History of Xavier College
Xavier College was officially opened to serve the Corpus Christi parish on 1 March 1999. The College opened with 160 students and 13 staff. The school opened in temporary buildings with the cutting of a red ribbon, by the inaugural Principal, Tricia Maidens, and parish priest, Fr Paul Roberts.
Our demountable buildings were located on the same site as the local Catholic primary, Corpus Christi Primary, in Andromeda Drive, Cranebrook. Construction commenced on the present Ninth Avenue site in 2004, with Xavier College operating simultaneously from both the Andromeda Drive and Ninth Avenue sites.
In 2008, the College was completed with the building of the administration block and new classrooms.
Today Xavier College is known for being a school where curiosity, imagination and love of learning are treasured. Students are nurtured and encouraged to be engaged and committed learners who develop skills in creative and critical thinking, and independent learning.
We invite you to explore our website and discover the benefits of a Xavier College education.
Crest and Motto
The development of our crest and motto were the result of a consultative process with foundation parents, students and the wider community.
The medieval shield and the checkerboard background of the College crest are from Xavier’s own family crest dating back to the 1500s. The brush cross is a contemporary image that symbolises that Christ is at the heart of our school. The colour red symbolises His suffering and the blood He shed for our sake. The future is represented by the unfinished edges of the cross which stretch out beyond defined boundaries, as do the many opportunities for our students to make a difference in their own lives and in the lives of others.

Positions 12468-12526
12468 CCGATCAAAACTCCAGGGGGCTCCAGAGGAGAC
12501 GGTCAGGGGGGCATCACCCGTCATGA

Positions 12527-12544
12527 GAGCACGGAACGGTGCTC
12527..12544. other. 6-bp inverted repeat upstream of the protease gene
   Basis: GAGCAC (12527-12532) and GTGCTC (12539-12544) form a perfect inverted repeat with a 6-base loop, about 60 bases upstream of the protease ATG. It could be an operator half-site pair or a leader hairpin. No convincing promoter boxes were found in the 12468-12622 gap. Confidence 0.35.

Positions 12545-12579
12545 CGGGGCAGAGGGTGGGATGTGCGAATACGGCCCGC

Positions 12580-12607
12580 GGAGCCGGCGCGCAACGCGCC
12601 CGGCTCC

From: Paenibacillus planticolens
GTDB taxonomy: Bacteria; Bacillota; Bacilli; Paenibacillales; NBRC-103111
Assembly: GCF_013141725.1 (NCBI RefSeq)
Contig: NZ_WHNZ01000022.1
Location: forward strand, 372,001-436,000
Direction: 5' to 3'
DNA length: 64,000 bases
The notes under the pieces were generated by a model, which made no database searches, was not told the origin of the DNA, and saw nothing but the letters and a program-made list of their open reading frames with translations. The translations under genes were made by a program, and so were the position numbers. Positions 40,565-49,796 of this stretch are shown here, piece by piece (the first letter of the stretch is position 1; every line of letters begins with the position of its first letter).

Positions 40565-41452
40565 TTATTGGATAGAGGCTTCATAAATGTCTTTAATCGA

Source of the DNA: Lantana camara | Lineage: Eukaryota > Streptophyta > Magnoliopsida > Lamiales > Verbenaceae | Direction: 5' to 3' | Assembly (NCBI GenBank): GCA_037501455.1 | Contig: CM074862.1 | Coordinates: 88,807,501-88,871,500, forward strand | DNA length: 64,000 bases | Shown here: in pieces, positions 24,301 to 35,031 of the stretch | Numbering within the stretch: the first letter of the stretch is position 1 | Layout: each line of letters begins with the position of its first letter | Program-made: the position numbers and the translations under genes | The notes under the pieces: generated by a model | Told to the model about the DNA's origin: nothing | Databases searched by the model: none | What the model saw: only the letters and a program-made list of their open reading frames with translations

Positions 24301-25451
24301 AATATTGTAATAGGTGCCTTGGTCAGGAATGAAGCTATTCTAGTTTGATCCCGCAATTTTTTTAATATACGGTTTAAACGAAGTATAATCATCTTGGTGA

The College motto – ‘For the Greater Good’ – comes from the Latin word ‘Magis’, meaning ‘more’. It provides a challenge for our students to live out their lives in such a way that the greater good is the key for making choices. Our patron, St Francis Xavier, and his companions used this phrase more widely to mean the universal good, or the better choice.
St Francis Xavier – Patron Saint of Xavier College, Llandilo
Xavier College is proud to take its name from St Francis Xavier, patron saint of Australia and of missionaries.
Francis Xavier was born on April 7, 1506 in the Kingdom of Navarre, which today is part of Spain and France. He was born to a wealthy family but later, after showing himself to be a fine student at the University of Paris, he joined another great man, Ignatius of Loyola, who founded the order of Jesuit priests.
Francis admired Ignatius so much that he joined the Jesuit order and followed in the work of Ignatius. He was a risk-taker and an adventurer who travelled thousands of miles to spread the message of Jesus Christ. Francis Xavier spread the Gospel message throughout India, parts of South East Asia, and as far north as Japan.
Francis Xavier died on 3 December 1552 of fever. He was attempting to set up a mission in China, but died before he could achieve this goal. Francis Xavier helped many people of many nations. He was never afraid to take on tasks which for others seemed too hard. In 1622 Pope Gregory XV declared Francis Xavier a Saint of the Catholic Church.
As we take our name from the patron saint of Australia, and of missionaries, we are part of a vision that is made up of many people from a varied set of backgrounds and cultures. St Francis Xavier challenges us to take risks and experience hardships for the sake of others. As Xavier ventured out to change the world, so too are students of Xavier College called upon to reach out to others in order to make a difference and to be influential in the future which they will inevitably shape.